Chronic Pain and Opioids -- Not the Answer?

Overdose drug addict hand, drugs narcotic syringe on floor

DANGERS OF OPIOID USE

We've been hearing a lot lately about the dangers of opioid use. What starts out as an innocent way to treat pain can turn into a many-headed hydra that destroys lives. And today comes word of an ironic twist. That medicine that was supposed to take away a patient's chronic pain may actually make it worse.

A study out of the University of Colorado in Boulder says the number of opioid medications doled out every year would be enough to give one bottle of pills to every single American adult. It's big business. Drugs like codeine, morphine, fentanyl and oxycodone work by binding to proteins in the body, reducing pain perception.

MIRACLE DRUGS, BUT WAIT

When I got my wisdom teeth I prescribed an opioid for pain. I remember looking at the clock, counting the minutes as the first dose wore off before it was time to take the second. But what a relief when the time finally came! And years later, after major abdominal surgery I was hooked up to a morphine pump that made the time in the hospital mostly pain free. These drugs can seem like a miracle.

STUDY TELLS A BROADER, SCARIER STORY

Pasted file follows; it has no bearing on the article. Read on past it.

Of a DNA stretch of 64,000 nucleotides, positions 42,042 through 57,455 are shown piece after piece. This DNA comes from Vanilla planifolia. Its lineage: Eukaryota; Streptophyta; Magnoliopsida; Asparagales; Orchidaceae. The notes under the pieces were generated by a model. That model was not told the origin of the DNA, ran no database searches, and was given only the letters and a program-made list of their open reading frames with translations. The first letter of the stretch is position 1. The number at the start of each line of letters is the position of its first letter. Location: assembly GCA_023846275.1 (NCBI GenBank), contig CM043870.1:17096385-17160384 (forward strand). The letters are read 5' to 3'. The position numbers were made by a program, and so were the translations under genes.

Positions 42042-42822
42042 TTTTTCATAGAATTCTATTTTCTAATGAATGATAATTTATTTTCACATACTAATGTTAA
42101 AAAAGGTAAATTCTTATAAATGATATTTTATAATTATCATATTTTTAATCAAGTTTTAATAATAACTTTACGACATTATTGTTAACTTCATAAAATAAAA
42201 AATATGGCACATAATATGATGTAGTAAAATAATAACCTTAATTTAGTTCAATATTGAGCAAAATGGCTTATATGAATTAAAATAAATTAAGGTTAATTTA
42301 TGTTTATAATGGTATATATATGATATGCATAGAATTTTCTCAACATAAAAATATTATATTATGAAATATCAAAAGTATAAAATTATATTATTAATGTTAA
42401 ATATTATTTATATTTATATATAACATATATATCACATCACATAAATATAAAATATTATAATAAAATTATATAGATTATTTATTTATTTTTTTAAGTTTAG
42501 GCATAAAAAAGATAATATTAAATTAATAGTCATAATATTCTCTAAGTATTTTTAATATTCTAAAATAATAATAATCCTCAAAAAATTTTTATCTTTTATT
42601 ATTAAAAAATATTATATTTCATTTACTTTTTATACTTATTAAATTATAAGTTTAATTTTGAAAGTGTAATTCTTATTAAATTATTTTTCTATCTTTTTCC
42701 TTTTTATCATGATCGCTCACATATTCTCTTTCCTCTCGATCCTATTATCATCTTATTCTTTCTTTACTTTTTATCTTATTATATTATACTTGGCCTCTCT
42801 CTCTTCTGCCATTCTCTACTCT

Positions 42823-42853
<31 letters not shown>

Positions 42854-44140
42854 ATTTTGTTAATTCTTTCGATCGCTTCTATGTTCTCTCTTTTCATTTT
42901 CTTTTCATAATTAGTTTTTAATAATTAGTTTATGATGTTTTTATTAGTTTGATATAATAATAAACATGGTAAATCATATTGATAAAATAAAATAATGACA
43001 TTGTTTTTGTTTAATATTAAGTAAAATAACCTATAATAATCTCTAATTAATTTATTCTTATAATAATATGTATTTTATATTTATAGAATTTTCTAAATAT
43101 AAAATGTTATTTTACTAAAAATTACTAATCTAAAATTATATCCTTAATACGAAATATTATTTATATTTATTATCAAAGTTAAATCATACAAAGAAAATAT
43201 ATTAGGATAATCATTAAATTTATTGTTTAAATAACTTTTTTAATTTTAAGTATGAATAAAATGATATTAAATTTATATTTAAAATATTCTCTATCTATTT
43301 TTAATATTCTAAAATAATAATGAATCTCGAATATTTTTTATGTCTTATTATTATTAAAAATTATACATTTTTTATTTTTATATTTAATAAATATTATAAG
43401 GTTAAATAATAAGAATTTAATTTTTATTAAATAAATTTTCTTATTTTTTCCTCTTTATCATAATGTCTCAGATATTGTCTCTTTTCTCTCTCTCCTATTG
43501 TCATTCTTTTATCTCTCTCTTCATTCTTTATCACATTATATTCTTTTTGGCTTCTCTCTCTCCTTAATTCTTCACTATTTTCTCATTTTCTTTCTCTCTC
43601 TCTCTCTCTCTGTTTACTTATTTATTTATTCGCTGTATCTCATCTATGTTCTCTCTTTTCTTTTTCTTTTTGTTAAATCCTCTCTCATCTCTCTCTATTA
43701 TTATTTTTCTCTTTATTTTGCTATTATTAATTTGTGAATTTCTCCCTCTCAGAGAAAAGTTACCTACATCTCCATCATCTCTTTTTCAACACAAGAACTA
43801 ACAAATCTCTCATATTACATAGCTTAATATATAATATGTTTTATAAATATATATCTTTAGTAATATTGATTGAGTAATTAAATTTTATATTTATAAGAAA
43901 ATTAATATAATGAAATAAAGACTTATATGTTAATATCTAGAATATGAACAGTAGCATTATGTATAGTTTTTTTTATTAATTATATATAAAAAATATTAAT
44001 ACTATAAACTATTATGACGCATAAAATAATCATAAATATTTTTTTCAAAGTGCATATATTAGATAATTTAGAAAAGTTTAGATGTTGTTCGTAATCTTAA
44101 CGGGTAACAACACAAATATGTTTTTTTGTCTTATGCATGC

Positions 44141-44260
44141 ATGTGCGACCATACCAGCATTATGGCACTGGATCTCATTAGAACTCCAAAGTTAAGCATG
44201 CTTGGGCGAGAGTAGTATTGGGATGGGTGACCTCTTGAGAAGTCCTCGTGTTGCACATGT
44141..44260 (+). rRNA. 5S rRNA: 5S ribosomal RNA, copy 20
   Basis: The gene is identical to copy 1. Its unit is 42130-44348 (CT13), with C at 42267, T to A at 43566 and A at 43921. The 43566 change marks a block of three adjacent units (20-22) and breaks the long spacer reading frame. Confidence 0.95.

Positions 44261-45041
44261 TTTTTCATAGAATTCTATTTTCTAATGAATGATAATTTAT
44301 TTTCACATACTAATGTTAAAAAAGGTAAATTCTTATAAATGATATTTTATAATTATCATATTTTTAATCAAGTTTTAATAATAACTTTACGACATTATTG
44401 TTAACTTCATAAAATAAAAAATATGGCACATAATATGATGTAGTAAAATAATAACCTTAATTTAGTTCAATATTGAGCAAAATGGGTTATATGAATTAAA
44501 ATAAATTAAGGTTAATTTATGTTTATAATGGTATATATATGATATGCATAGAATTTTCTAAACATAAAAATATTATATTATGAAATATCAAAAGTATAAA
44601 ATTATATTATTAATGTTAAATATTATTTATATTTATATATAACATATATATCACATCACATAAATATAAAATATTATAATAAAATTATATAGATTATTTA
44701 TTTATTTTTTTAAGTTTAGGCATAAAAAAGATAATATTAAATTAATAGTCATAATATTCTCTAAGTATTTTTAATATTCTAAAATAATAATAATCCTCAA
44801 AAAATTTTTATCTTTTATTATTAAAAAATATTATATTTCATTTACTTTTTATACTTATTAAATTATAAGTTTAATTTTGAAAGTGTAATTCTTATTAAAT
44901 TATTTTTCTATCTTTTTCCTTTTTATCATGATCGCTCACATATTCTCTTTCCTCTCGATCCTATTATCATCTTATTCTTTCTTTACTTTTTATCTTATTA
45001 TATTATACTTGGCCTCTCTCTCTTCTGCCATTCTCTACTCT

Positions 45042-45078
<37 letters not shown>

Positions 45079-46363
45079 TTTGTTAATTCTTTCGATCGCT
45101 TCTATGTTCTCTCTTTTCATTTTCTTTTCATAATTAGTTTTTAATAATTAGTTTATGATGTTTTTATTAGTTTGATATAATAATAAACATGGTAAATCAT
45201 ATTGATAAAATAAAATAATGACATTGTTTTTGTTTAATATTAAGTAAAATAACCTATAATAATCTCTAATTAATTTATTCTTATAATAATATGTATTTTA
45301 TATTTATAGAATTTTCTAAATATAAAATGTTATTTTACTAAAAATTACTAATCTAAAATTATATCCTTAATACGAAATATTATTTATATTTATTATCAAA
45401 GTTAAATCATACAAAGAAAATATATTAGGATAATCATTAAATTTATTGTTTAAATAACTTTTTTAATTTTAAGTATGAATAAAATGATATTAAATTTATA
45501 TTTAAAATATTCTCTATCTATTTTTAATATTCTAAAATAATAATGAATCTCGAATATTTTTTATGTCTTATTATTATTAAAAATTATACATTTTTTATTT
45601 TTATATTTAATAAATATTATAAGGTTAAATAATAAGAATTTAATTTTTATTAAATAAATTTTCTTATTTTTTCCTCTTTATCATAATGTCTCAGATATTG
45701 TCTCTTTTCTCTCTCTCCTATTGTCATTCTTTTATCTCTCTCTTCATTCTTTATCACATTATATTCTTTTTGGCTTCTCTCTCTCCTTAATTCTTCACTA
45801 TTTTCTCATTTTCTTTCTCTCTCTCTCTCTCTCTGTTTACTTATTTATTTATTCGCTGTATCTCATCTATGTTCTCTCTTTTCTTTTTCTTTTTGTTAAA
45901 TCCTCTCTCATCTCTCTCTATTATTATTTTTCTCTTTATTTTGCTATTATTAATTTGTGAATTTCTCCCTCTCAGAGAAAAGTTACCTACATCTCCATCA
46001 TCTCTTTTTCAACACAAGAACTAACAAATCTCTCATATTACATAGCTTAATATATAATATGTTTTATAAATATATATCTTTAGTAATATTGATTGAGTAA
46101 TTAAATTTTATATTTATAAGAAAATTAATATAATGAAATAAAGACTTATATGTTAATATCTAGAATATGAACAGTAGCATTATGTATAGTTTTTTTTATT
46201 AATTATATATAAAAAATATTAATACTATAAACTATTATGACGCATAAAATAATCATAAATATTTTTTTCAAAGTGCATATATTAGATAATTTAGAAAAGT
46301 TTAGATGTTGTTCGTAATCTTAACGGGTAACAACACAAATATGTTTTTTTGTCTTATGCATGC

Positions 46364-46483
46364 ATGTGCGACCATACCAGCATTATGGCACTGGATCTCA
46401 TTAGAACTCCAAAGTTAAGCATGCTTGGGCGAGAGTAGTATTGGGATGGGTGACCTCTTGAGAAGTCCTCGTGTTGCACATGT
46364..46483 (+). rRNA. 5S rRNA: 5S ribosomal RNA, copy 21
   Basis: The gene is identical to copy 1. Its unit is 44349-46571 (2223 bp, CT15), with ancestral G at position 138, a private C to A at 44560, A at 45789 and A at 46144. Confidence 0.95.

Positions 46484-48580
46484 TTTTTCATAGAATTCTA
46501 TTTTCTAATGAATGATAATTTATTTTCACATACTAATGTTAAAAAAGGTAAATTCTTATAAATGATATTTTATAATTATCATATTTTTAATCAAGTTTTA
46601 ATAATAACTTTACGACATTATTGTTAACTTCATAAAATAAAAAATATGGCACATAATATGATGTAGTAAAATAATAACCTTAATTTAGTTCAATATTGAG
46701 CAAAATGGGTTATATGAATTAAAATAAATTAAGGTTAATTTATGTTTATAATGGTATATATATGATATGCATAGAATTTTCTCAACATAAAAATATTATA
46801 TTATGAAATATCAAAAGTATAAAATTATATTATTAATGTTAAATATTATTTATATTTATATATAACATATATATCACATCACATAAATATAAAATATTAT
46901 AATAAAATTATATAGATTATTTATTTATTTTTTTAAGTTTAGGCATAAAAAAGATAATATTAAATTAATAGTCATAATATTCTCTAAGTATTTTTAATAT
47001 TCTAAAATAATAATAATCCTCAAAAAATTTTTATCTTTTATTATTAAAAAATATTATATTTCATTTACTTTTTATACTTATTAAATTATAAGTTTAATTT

But back to that study. It seems to indicate that within a relatively short time, the opioid pain reliever starts having the opposite effect, making pain worse. The study was conducted with morphine in rats. The rats were experiencing nerve pain. One group recieved morphine, the other did not. After just five days, the team found that the chronic pain in the morphine group got worse. They explain in their article, published in Proceedings of the National Academy of Sciences, that the injury along with the morphine triggered the body to release a "cascade" of cells that led to overactivity of nerve cells. In other words, pain increased. And that change can last a long time.

NEWS NOT ALL BAD

The researchers also found that this problem can be reversed with drugs that stop the effect, but those drugs are only now being developed. That offers hope to the 100 million Americans who live with chronic pain, but researchers say this should be a warning to those who take the drugs with little thought to side effects or consequences. This may be especially true for those who take them recreationally. Used incorrectly, they could set you up for a lifetime of pain that has no remedy.